- Sit down at a spot used for sitting in front of a spot used for eating, assuming those spots are not occupied by another eater or the food that eater would like to eat;
- Observe water being poured into a cup for you;
- Receive paper reporting the options for consumption in the establishment you have selected to patronize;
- To the extent you enjoy the gift of literacy, peruse said paper;
- Relish in the dictatorial delight of selecting and summoning whatever it is your little heart desires from the page(s);
- Sit and wait for someone to do the work of preparing your selection and delivering it underneath your chin; and
- Engage in the business of consumption.
For restaurant patrons, very little of the business of going to a restaurant should be described as “challenging” or “surprising.” Maybe you have a hard time making conversation with your dining companions. Okay, that’s tough. Maybe your jerky boyfriend has decided to resign as your jerky boyfriend in a public dining room. Ouch. Nevertheless, the degree of difficulty associated with the basic logistics of dining out should register somewhere north of lying down and south of walking in a straight line.
Then you go out to eat with my husband. And you realize that they should include “ordering” on standardized tests.
My husband is a smart fellow. He is a lawyer for a public utility and he says things like “bridge loan” and “bond redemption” with his serious face on. He recently fixed our bathroom sink after YouTubing instructional videos on how to do it. He has caught two skunks in a trap and didn’t get sprayed by either one when he let them go. The man knows his way around tight situations.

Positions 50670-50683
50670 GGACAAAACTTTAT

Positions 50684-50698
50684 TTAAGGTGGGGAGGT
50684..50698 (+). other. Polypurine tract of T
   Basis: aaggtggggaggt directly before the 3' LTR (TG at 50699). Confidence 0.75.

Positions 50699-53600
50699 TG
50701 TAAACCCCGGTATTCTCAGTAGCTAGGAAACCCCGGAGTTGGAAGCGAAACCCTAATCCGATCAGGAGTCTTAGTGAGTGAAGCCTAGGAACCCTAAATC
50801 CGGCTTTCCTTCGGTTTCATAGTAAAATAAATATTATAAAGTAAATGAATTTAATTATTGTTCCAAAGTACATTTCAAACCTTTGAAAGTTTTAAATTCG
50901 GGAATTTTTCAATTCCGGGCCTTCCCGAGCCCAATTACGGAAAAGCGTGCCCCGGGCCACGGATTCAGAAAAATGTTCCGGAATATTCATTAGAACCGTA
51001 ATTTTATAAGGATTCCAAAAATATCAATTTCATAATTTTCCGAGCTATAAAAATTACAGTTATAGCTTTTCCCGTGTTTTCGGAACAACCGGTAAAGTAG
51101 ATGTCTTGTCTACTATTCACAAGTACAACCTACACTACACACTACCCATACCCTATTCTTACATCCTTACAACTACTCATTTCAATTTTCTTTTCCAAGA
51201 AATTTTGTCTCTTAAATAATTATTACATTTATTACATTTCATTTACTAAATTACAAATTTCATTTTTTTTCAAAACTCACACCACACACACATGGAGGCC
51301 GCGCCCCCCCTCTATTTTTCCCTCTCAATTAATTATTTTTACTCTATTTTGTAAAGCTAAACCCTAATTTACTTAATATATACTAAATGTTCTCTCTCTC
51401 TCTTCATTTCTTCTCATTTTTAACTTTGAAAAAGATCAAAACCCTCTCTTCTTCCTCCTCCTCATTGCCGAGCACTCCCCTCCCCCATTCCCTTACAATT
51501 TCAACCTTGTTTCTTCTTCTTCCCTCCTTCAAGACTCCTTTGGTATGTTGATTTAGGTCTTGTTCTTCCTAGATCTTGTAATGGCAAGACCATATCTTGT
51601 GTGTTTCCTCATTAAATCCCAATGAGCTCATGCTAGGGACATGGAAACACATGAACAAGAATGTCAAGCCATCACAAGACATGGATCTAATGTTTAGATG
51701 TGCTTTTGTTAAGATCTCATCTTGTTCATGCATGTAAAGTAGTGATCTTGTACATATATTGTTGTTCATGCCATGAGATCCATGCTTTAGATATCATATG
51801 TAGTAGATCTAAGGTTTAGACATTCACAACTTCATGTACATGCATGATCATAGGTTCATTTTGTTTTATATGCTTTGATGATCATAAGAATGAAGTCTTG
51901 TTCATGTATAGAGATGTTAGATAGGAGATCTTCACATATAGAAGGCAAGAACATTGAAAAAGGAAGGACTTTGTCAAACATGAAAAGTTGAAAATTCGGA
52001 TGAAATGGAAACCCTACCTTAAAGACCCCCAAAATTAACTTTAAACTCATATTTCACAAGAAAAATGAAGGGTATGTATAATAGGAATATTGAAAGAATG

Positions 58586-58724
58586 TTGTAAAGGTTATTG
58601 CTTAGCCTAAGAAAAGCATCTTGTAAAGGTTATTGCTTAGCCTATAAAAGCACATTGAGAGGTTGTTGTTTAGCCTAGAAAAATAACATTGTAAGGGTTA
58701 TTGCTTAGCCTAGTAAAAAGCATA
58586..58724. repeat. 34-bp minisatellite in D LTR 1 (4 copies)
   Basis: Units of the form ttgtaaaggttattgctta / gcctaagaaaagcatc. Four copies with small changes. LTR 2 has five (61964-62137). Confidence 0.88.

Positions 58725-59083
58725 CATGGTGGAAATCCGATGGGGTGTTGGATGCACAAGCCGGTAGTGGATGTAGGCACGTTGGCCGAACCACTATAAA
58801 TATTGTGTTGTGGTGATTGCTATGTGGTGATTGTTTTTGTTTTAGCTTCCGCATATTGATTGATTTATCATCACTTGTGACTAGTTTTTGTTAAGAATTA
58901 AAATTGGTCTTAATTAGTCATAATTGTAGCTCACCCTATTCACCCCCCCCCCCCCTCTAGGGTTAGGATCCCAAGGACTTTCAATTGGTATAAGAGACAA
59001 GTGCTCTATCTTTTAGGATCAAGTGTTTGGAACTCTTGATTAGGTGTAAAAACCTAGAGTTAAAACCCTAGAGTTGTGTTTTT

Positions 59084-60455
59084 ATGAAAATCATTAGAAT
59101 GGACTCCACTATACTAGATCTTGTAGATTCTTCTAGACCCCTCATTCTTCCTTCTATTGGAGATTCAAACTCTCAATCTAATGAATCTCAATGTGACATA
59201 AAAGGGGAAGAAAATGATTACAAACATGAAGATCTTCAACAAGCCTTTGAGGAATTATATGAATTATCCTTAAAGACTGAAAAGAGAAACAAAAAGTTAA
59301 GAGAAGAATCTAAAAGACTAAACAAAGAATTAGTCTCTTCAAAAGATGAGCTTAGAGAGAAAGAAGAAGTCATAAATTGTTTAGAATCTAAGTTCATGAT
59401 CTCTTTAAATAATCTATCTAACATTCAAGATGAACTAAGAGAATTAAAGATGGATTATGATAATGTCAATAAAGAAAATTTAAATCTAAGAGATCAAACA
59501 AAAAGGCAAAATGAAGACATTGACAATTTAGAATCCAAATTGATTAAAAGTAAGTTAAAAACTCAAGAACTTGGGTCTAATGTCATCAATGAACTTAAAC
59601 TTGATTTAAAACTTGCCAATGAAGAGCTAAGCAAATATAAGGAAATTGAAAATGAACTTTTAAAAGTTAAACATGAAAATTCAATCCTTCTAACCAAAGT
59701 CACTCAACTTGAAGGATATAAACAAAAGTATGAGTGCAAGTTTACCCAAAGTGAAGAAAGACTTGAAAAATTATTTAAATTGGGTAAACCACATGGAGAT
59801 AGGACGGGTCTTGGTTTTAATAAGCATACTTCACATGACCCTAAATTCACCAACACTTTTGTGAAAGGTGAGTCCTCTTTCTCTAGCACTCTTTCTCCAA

But put him in a seated position with a laminated menu in front of a friendly waitress, and he loses the capacities for decision-making, speech, and closed-mouth thinking. Not necessarily in that order.
I have seen this man order a sausage appetizer followed by the exact same thing in the entree size. I have seen a waitress ask him what he would like and watch him respond by staring desperately at me, as if I am transmitting the answer to him via eye-rolls. Every time he asks what kind of beer the place has on draft, I observe him “listen” to the waitress rattle off the list. I take note as his brain freezes, his eyebrows panic, and his lips repeat the last three words the waitress said, whatever they were. Then I explain that when he says “Light Amstel Light,” it just means he wants an Amstel Light. And could she also bring two paper bags. One for him to breathe into, and one for me to put over my head.
I don’t know why ordering, at a restaurant, throws him for such a loop. It’s not like we end up there after a serious spell of sleep-walking. And we’ve never done hallucinogenic drugs. Whenever we alight upon a restaurant, it is the product of some discussion and advance planning. He has always had some warning that the restaurant is our destination. You would think he’d use the time to put his game face on.
Instead, he consistently confronts the situation from a position of unpreparedness. That means that neither of us can really relax and settle into our dining experience until the waitress has walked away confused and we’ve reconsidered some form of therapy. Perhaps we should be considering ordering in more.
Or perhaps we should only go out to eat when we have taken hallucinogenic drugs. They would probably help loosen my husband’s tongue and stimulate his brain into some form of activity. They would also allow me to pretend that I’m not at the table with him when he tries to order.
This does not look like a setting for a horror movie. Unless you are my husband.